Agent Orange in Vietnam
From November 1964 to July 1967, Mr. Procopio served aboard the USS Intrepid, which, during that time, was deployed in the territorial waters offshore of the Republic of Vietnam. Inland in the country, millions of gallons of the defoliant “Agent Orange” were being sprayed over a vast expanse of jungle and marshlands. Eventually, the chemical agent drained into the territorial waters where Mr. Procopio and his fellow sailors served aboard U.S. Navy ships. These vessels pumped this contaminated water into onboard desalinization plants so the water could be used for drinking, washing, and cooking purposes. Agent Orange is now infamous for the serious health issues it has caused countless service members deployed throughout Vietnam during the conflict. It has been found to cause many diseases, including several types of cancers, diabetes, Parkinson’s disease, heart disease, and numerous other disorders.1 And as Mel Bostwick, lead counsel on Mr. Procopio’s appeal, notes, “[e]ven now, half a century after the Vietnam War, we are still learning new information about the health effects of exposure to Agent Orange and other toxic chemicals, and the mechanisms by which those effects occur.”2
The Agent Orange Act
The connection between Agent Orange and certain diseases is so strong that in 19913 Congress passed the Agent Orange Act (Act), codified at 38 U.S.C. § 1116, granting a presumption of service connection for certain diseases to service members who “served in the Republic of Vietnam” during the Vietnam war. This meant that the veterans no longer had to prove the disease was caused by their time in the military.4 Despite the well-documented effects of the chemical agent, however, the VA chose to interpret this Act as applying only to those who actually stepped foot on Vietnamese soil, and eventually those who served in the inland navigable waterways (so-called “Brown Water” Navy veterans),5 a decision upheld by the Federal Circuit in 2008 in Haas v. Peake, which was the controlling case for over a decade.6 Thus, tens of thousands of Vietnam veterans who served in ships off the coast of Vietnam (known as “Blue Water” Navy veterans) have been denied the benefits that their fellow veterans received for the exact same medical conditions.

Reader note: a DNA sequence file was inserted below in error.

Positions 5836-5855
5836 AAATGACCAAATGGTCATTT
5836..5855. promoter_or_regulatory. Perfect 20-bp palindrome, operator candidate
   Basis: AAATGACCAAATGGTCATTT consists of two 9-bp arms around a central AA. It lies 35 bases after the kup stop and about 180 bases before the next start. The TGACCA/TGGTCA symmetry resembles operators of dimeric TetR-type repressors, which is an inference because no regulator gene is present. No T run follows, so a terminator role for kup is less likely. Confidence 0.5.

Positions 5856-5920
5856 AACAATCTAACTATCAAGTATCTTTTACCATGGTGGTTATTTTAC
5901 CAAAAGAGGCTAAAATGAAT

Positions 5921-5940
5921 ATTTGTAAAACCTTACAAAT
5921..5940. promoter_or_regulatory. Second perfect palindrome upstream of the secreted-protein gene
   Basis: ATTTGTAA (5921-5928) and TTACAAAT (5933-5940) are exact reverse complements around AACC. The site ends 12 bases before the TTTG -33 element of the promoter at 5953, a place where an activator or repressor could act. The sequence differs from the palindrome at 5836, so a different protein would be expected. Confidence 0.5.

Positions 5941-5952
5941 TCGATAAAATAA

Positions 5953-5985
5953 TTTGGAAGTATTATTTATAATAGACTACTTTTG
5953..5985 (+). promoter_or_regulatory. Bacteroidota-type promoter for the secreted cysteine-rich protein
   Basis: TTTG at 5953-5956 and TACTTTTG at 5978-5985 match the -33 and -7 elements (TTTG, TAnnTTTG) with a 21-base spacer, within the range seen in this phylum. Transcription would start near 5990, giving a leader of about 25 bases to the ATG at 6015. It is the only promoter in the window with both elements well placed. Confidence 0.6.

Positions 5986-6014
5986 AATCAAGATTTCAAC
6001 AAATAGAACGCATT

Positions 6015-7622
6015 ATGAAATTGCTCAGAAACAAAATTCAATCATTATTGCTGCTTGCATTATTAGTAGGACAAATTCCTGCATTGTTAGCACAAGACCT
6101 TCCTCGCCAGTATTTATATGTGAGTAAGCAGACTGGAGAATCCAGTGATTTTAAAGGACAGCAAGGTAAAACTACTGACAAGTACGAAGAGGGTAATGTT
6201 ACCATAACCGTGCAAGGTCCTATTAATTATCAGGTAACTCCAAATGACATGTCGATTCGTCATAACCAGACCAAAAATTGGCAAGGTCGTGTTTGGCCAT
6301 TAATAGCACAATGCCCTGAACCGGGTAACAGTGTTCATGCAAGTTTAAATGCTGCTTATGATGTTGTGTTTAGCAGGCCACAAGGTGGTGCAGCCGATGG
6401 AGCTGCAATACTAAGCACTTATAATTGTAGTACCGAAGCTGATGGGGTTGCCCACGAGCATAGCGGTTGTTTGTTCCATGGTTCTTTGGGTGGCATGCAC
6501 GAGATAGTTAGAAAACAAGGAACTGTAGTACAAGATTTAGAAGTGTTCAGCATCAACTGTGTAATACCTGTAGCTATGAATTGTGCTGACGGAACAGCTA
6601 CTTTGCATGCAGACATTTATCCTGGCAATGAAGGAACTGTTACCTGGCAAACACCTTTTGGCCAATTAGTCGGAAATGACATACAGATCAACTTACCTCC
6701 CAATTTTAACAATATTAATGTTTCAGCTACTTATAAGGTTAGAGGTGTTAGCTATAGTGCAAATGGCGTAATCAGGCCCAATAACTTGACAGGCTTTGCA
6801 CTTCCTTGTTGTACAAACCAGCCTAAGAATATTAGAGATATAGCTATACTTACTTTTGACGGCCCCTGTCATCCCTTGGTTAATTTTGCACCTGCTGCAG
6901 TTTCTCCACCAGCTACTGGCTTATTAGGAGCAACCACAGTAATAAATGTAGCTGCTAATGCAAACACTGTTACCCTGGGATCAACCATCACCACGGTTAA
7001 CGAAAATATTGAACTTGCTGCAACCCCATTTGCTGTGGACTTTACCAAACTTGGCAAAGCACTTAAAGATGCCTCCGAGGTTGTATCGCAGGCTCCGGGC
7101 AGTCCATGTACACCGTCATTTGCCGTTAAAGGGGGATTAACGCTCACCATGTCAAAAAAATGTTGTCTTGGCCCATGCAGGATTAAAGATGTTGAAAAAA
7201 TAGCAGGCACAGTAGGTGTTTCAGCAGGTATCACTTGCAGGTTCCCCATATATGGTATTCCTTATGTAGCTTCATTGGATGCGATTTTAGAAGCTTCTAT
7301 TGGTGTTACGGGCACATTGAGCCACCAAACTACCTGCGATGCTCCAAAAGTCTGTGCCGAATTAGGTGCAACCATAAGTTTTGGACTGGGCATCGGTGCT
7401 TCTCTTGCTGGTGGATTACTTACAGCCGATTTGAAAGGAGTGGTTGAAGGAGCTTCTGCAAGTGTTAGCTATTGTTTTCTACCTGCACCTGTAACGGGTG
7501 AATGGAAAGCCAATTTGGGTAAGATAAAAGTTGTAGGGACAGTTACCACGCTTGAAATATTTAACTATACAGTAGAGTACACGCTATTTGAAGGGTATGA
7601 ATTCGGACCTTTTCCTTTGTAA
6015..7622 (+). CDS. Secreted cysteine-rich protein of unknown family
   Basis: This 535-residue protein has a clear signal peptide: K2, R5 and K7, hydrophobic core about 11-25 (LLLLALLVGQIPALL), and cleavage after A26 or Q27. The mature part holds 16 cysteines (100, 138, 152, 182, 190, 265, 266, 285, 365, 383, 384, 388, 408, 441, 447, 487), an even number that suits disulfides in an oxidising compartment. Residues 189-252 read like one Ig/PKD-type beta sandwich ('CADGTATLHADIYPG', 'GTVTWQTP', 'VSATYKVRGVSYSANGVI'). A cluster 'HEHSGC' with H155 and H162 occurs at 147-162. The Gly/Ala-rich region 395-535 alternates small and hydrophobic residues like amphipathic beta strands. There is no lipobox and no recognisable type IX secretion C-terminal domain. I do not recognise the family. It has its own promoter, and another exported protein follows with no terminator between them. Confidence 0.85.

The Blue Water veterans were excluded from the Act through regulations created by the VA, one of which stipulated “[s]ervice in the Republic of Vietnam includes service in the waters offshore . . . if the conditions of service involved duty or visitation in the Republic of Vietnam.”7 A General Counsel opinion interpreted this regulation to mean that service members were “in the Republic of Vietnam” for purposes of the Act if the “service involved duty or visitation on the landmass . . . of the Republic of Vietnam.”8 In 2008, the U.S. Court of Appeals for the Federal Circuit upheld the VA’s interpretation of the phrase “in the Republic of Vietnam” contained within the Act as reasonable.
However, this interpretation is not only incongruent with the plain meaning of the Act, but it is inconsistent with accepted international law. According to the United Nations (UN), each country exercises sovereignty over its territory, which extends “beyond its land territory and internal waters . . . to an adjacent belt of sea” that is not to exceed 12 nautical miles.9 The United States adopted the UN’s definition of a nation’s sovereign territory by Presidential proclamation in 1988. In issuing the proclamation, President Reagan even noted that “[i]nternational law recognizes that coastal nations may exercise sovereignty and jurisdiction over their territorial seas.”10 Therefore, from both an international and U.S. domestic legal point of view, Blue Water Navy veterans who sailed within 12 nautical miles of Vietnam’s coastline served within that country’s territory.